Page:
Monday, April 28, 2014

On Writing Sequels

I love a good sequel. I always hate saying goodbye to characters I've come to know and love, and I always want to know what happens next. For that reason, a good sequel is perfect for me. Unfortunately, lots of sequels do not quite qualify as "good."

It is commonly known that sequels are rarely as good as the original story. I have certainly found this to be true. For instance, I love Disney's Mulan. As for Mulan 2, it's not worth the time it takes to watch it. It was completely cliché and predictable, and extremely disappointing after how much I enjoyed the first movie. I also enjoyed Summer of My German Soldier, but I didn't even get halfway through the sequel.

Some sequels are just as good as the first. I have read Return to Gone-away as many times as I have read Gone-away Lake. The Lord of the Rings is a continuation of the story begun in The Hobbit, and it far exceeds the previous tale. (Series are a different matter, and are of no concern to this topic.)

What makes the difference? I believe it is whether or not the sequel is a story worth telling or if it is merely a story written because the first one was successful and beloved. So often sequels are written simply because fans are clamoring for more, not because there is more story to tell. The result is a flat, cliché story that is nowhere as good as the first one. I know that I am more disappointed with the existence of a poor sequel than the absence of any sequel at all.

I have yet to write a sequel to any of my chapter books. I have had family and friends, and even a young reviewer, beg for a sequel to The Experiment. Even so, I don't see one being written. I ended the story where I did because I didn't have any more story to tell. What is in the book is it. Though my sister constantly asks if Audrey marries Adam when they grow up, I have no desire even to decide that. It is possible I may change my mind about writing a sequel someday, but you can be sure it won't be until I have a story worth telling.

Across the Stars is another matter. I have some ideas for a sequel about Hanna and Sam that I am considering writing as a first NaNoWriMo project this November if I ever plan it. Yet, though I have always foreseen the possibility of writing a sequel about Felix and Sara, it is on hold indefinitely for lack of a plot. I could get an idea for it within the next year, in fifty years, or never, but until I do get a good idea, I won't write it.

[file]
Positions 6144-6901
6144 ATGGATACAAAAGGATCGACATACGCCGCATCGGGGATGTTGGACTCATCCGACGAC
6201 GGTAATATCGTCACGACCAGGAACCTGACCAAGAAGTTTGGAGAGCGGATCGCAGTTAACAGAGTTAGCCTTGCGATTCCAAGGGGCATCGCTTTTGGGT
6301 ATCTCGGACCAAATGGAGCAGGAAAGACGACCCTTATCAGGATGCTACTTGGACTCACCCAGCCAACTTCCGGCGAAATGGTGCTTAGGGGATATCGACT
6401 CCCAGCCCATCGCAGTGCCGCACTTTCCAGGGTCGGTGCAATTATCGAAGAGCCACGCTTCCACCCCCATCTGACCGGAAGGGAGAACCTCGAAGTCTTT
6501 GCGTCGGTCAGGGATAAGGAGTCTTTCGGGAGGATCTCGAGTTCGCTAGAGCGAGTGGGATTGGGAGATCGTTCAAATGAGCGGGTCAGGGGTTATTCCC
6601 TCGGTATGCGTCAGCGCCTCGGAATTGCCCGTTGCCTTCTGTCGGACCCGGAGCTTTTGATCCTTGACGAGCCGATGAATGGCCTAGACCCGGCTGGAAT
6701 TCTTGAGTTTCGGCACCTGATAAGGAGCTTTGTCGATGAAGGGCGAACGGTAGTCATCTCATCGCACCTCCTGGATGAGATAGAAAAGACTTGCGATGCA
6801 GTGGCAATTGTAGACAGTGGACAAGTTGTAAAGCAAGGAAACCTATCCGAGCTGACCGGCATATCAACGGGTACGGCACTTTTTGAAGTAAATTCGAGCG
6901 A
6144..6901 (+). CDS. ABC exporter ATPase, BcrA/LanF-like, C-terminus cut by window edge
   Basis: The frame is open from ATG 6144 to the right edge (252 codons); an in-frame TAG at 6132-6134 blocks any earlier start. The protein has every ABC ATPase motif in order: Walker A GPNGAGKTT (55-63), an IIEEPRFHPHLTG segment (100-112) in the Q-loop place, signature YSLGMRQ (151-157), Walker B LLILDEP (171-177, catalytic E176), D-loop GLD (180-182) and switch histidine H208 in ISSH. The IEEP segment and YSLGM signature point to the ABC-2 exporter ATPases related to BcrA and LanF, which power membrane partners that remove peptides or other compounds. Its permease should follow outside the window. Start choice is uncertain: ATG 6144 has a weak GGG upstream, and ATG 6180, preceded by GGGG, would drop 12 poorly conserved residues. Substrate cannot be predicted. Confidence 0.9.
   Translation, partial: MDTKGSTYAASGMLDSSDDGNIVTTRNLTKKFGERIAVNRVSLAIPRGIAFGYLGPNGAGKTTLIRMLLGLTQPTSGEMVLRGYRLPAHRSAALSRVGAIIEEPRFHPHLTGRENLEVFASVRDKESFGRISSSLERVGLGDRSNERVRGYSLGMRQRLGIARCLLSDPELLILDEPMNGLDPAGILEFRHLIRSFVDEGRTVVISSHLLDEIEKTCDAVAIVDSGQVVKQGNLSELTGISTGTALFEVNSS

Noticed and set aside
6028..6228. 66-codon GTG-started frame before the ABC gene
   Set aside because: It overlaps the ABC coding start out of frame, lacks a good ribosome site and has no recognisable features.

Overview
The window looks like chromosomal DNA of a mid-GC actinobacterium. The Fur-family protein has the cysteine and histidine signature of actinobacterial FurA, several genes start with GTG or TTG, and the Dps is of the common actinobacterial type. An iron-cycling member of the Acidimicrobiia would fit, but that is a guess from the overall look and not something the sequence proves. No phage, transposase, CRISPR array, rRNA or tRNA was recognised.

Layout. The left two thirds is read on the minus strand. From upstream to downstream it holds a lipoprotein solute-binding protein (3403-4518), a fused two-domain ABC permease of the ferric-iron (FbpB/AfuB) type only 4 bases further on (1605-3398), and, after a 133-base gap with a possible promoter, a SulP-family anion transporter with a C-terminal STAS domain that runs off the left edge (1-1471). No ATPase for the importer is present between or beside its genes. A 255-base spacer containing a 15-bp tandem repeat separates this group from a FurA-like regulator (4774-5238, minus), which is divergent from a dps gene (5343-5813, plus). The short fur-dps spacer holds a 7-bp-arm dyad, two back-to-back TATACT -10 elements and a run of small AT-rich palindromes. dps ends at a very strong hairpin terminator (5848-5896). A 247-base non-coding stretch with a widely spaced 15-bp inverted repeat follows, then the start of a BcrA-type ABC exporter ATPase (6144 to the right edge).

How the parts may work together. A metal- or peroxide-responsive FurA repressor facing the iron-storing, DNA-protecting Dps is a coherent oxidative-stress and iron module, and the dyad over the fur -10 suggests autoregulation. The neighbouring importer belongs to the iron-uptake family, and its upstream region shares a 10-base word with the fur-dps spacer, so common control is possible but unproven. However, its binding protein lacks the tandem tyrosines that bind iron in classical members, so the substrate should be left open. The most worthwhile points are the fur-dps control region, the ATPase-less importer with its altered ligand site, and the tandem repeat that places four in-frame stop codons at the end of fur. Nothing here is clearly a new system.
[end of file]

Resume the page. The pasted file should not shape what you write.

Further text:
I am not against sequels. I rather like them. But my advice is not to write a sequel unless the continuation of the characters' story is just as worth telling as the beginning of it. If you have a good sequel idea, then go ahead and write it. Your fans will be happy.

Monday, April 21, 2014

A Hobbit Tradition: A Birthday Gift Coupon

My eighteenth birthday is this week, which, to be honest, is a little scary, as I will be an adult. I don't bring it up because I want everyone to tell me "Happy Birthday" or anything like that, because I never know how to respond anyhow, but because I want to make my own twist on a hobbit tradition.

As readers of The Lord of the Rings know, hobbits give gifts on their own birthday. All the ones Bilbo gave had a meaning to them, like the bookshelf to the hobbit that was good at borrowing books and worse than usual at returning them, and the silver spoons to Lobelia Sackville-Baggins. What I'm planning has a sort of meaning, though not quite like Bilbo's. It has to do with it being my 18th birthday.

Also, because I'm not rich (I haven't got any dragon treasure), I can't give away endless copies of paperback books. I've probably given away about as many as I've sold. But what I can do is give away a special coupon code for purchase of my books through CreateSpace.

Because I'm turning eighteen this week, this coupon is for 18% off. And, since a person only turns eighteen once, this coupon will only work for a limited time. It will be available until next Monday, the 28th.

Here is the 18% off code:
Remember, it's for use through CreateSpace, through the 28th.

And as a final note, Happy Birthday to anyone else who has a birthday this week, and for everyone else, "A very merry unbirthday to you!"